An Examination of the Changes in Science Teaching Orientations and Technology-Enhanced Tools for Student Learning in the Context of Professional Development

Document Type


Publication Date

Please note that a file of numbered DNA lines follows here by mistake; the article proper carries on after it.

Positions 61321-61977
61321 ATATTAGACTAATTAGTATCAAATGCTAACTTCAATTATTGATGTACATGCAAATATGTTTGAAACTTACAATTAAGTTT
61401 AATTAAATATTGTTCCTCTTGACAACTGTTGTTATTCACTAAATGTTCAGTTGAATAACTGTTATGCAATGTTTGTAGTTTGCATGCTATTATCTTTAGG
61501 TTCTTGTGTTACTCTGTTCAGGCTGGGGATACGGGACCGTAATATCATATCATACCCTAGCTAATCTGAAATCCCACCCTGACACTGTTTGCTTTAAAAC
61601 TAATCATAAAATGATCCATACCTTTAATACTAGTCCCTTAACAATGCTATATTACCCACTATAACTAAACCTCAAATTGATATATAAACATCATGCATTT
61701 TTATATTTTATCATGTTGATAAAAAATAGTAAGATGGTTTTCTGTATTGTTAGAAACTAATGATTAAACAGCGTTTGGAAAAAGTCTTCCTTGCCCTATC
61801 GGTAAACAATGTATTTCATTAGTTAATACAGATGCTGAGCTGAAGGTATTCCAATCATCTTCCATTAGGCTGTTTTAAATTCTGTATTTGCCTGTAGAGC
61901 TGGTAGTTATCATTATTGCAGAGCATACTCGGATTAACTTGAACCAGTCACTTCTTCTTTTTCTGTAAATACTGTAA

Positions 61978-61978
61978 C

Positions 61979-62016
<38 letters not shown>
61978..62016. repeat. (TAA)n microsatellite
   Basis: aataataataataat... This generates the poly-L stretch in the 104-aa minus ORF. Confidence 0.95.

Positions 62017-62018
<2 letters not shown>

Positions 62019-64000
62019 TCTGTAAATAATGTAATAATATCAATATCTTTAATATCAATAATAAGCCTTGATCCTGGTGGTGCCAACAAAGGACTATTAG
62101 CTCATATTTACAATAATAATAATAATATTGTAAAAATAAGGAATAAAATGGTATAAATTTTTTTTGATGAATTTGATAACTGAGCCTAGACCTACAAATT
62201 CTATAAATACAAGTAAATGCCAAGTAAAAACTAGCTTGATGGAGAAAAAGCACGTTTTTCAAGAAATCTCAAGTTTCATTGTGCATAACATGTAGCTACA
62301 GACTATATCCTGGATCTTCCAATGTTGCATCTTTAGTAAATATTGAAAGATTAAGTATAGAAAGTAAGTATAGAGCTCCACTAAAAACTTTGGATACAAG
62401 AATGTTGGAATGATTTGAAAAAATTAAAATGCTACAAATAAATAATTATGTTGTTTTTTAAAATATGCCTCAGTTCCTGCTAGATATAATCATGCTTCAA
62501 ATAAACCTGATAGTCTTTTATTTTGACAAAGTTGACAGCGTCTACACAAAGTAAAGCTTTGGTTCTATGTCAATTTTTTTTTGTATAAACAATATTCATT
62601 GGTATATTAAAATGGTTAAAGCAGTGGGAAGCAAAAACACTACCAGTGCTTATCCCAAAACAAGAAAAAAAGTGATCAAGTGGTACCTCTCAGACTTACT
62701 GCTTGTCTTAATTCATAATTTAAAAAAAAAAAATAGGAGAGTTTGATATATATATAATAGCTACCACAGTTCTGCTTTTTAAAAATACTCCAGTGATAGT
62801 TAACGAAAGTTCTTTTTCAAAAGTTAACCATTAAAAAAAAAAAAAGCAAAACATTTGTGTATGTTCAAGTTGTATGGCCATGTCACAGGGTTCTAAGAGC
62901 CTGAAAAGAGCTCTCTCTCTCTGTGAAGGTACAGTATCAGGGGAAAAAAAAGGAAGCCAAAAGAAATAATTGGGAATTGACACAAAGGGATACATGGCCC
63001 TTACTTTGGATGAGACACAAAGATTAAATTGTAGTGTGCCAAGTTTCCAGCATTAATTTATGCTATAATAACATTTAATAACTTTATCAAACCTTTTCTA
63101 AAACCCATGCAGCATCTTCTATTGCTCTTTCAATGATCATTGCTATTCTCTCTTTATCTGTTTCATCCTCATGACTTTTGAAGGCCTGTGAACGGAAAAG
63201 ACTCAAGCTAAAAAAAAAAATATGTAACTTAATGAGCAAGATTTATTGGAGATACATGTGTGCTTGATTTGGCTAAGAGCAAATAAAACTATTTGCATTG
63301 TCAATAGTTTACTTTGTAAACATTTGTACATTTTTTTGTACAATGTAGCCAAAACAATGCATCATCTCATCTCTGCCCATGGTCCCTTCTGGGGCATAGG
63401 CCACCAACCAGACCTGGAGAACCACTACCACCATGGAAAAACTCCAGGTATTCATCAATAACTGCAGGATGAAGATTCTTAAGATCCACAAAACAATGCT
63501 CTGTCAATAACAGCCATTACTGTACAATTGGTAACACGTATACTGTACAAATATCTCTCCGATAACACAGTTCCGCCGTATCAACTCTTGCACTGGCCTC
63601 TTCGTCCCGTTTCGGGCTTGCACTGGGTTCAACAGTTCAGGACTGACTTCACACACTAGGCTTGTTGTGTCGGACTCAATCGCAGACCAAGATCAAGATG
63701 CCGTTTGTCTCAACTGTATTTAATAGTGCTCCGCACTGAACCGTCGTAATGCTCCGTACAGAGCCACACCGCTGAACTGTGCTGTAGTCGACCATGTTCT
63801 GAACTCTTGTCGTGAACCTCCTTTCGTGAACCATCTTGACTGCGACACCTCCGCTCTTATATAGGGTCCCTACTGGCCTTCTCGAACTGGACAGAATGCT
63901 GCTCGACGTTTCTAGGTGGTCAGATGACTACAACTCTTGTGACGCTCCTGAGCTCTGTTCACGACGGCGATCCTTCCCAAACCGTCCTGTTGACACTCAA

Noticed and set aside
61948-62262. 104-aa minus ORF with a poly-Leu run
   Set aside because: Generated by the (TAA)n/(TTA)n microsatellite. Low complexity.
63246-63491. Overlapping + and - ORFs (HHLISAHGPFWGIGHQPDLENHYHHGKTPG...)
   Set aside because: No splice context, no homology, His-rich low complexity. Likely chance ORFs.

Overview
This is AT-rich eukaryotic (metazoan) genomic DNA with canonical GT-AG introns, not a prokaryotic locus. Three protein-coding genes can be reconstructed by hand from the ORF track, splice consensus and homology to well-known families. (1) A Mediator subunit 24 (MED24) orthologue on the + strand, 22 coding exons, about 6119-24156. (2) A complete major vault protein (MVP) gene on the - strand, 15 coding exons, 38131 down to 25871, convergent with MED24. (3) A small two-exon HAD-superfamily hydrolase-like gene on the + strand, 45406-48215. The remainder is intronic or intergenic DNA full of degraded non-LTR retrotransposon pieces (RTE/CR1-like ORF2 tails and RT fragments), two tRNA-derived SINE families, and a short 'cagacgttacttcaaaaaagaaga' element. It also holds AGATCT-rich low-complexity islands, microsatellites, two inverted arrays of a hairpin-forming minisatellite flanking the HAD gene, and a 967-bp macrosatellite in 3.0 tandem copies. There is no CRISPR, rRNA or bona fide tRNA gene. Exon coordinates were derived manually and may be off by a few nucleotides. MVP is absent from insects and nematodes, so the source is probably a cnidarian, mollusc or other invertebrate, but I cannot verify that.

This research examines how science teaching orientations and beliefs about technology-enhanced tools change over time in professional development (PD). The primary data sources for this study came from learning journals of 8 eighth grade science teachers at the beginning and conclusion of a year of PD. Based on the analysis completed, Information Transmission (IT) and Struggling with Standards-Based Reform (SSBR) profiles were found at the beginning of the PD, while SSBR and Standards-Based Reform (SBR) profiles were identified at the conclusion of PD. All profiles exhibited Vision I beliefs about the goals and purposes for science education, while only the SBR profile exhibited Vision II goals and purposes for science teaching. The IT profile demonstrated naïve or unrevealed beliefs about the nature of science, while the SSBR and SBR profiles had more sophisticated beliefs in this area. The IT profile was grounded in more teacher-centered beliefs about science teaching and learning as the other two profiles revealed more student-centered beliefs. While no beliefs about technology-enhanced tools were found for the IT profile, these were found for the other two profiles. Our findings suggest promising implications for (a) Roberts' Vision II as a central support for reform efforts, (b) situating technology-enhanced tools within the beliefs about science teaching and learning dimension of science teaching orientations, and (c) revealing how teacher orientations develop as a result of PD.